Table 1

List of 20 selected proteins specifically binding to the GGGGCC repeat

 

Identified proteins

Accession

Average quantitative value

GC/AC ratio

AC

GC

Competition

1

Heterogeneous nuclear ribonucleoproteins A2/B1

ROA2_HUMAN

110.3

369.8

1.7

3.4

2

Splicing factor, proline- and glutamine-rich

SFPQ_HUMAN

51.7

130.5

0.1

2.5

3

Splicing factor 3B subunit 3

SF3B3_HUMAN

51.1

118.8

6.3

2.3

4

ELAV-like protein 1; (Hu-antigen R)

ELAV1_HUMAN

9.6

117.1

0.0

12.1

5

Interleukin enhancer-binding factor 3

ILF3_HUMAN

24.7

87.4

0.0

3.5

6

Non-POU domain-containing octamer-binding protein

NONO_HUMAN

13.4

80.4

0.0

6.0

7

Heterogeneous nuclear ribonucleoprotein R

HNRPR_HUMAN

28.8

74.1

0.0

2.6

8

Heterogeneous nuclear ribonucleoprotein A3

ROA3_HUMAN

23.8

70.6

0.0

3.0

9

Heterogeneous nuclear ribonucleoprotein L

HNRPL_HUMAN

21.7

57.2

0.0

2.6

10

Scaffold attachment factor B1

SAFB1_HUMAN

27.5

55.0

0.0

2.0

11

Insulin-like growth factor 2 mRNA-binding protein 1 (IMP1)

IF2B1_HUMAN

19.5

47.9

0.6

2.5

12

Scaffold attachment factor B2

SAFB2_HUMAN

20.0

45.0

0.0

2.3

13

Heterogeneous nuclear ribonucleoprotein A1

ROA1_HUMAN

20.8

44.9

0.1

2.2

14

Double-stranded RNA-specific adenosine deaminase (ADAR1)

DSRAD_HUMAN

16.5

42.3

0.3

2.6

15

Putative pre-mRNA-splicing factor ATP-dependent RNA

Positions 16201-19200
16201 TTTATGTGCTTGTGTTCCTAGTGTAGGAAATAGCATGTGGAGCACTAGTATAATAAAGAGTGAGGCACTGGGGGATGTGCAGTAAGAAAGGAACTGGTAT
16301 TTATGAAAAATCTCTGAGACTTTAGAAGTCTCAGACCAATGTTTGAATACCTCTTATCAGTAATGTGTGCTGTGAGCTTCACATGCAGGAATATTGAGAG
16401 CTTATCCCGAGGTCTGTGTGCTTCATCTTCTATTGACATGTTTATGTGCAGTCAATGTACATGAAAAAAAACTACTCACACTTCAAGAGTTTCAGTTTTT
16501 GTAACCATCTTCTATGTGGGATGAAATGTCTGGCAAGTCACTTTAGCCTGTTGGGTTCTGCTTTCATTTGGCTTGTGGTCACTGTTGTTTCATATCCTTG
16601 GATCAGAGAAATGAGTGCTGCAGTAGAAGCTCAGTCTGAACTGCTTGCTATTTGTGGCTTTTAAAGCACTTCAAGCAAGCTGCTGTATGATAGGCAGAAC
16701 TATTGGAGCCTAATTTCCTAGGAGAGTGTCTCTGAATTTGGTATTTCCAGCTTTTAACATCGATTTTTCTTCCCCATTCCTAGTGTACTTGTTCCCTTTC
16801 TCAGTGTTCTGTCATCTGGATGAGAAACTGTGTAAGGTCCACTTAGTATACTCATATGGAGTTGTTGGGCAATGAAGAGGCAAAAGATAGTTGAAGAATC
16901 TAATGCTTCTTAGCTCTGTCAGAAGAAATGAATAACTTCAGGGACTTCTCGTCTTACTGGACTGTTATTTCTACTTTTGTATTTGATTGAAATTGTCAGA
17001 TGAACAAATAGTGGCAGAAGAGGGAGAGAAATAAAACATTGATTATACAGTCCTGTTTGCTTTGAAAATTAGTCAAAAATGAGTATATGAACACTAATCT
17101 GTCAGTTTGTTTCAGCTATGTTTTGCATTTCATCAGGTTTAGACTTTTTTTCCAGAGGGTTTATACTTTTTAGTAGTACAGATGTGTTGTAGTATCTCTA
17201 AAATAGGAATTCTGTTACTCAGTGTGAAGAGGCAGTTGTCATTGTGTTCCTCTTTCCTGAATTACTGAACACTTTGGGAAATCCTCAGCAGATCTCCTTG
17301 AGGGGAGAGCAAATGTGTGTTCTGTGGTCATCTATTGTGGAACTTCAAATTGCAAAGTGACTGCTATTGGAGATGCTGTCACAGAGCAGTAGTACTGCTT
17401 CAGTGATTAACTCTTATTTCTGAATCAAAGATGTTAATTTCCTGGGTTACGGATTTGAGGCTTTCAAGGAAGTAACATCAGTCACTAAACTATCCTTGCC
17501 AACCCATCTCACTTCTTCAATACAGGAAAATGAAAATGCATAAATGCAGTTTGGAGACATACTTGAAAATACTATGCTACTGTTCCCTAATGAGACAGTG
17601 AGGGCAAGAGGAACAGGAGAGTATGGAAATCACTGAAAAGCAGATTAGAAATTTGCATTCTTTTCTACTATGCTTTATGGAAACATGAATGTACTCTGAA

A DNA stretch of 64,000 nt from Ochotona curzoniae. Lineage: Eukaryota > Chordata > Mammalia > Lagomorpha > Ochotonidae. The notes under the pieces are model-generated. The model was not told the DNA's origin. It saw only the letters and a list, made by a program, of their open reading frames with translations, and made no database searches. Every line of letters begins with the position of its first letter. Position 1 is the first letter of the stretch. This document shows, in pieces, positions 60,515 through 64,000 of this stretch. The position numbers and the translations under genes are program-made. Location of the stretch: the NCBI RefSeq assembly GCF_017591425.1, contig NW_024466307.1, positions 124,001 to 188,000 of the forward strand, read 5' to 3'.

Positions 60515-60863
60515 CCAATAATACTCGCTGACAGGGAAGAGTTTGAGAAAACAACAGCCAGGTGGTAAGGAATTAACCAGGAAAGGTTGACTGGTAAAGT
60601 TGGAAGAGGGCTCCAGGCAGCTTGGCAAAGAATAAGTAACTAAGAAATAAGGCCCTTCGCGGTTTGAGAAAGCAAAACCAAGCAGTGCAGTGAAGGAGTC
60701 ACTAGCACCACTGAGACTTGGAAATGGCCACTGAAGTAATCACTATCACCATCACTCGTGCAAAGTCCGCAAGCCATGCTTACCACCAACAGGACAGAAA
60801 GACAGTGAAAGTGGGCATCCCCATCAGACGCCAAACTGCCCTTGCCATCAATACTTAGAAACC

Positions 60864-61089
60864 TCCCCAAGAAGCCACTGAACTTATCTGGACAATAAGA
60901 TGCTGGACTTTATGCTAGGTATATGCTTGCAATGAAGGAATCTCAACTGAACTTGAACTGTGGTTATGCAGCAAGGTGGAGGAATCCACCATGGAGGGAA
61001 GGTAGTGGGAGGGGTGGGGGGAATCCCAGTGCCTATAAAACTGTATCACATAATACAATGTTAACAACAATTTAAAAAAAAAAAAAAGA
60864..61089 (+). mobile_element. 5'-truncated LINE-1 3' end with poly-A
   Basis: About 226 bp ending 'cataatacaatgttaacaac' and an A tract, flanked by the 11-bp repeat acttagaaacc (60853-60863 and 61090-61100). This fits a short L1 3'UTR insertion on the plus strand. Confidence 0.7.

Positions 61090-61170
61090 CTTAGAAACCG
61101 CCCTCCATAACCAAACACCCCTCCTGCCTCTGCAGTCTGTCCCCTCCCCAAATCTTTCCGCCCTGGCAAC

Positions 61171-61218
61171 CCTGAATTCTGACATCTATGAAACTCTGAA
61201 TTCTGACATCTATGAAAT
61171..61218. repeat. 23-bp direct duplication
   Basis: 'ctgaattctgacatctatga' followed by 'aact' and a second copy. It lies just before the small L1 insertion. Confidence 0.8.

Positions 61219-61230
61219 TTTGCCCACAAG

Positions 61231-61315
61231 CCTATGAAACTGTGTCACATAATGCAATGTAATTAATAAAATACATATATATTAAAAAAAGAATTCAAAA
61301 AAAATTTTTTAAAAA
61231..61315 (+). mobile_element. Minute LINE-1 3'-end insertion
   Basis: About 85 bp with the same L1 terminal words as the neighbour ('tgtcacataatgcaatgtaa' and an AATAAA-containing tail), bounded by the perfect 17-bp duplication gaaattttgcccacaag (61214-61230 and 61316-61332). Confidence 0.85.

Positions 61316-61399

DHX15_HUMAN

13.0

31.0

1.0

2.4

16

Interleukin enhancer-binding factor 2

ILF2_HUMAN

8.3

25.3

0.0

3.0

17

Putative ATP-dependent RNA helicase DHX30

DHX30_HUMAN

6.3

23.5

0.0

3.8

18

Heterogeneous nuclear ribonucleoprotein K

HNRPK_HUMAN

10.7

23.2

0.0

2.2

19

Nucleolar RNA helicase 2

DDX21_HUMAN

7.5

23.0

0.7

3.1

20

RNA-binding protein FUS

FUS_HUMAN

7.0

20.0

0.0

2.9

20 proteins were selected as specific GGGGCC-repeat binding proteins based on the criteria described in the result section and in the legend of supplementary Table 1. The quantitative value reflects the relative protein amount estimated from the intensity of LC–MS/MS signal derived from the 500 mM elution fraction using Scaffold software. In the presence of non-biotinylated GGGGCC repeat competitor (competition) binding of all proteins is efficiently suppressed. Furthermore, these proteins show at least 2 times more binding to the GGGGCC RNA repeat (GC) compared to AAAACC RNA repeat (AC). Quantitative values listed here are the averages of three independent experiments. Standard errors of these average quantitative values are shown in supplementary Table 1

Positive results are described in bold

Identification of hnRNP A3-positive inclusions in C9orf72 mutation cases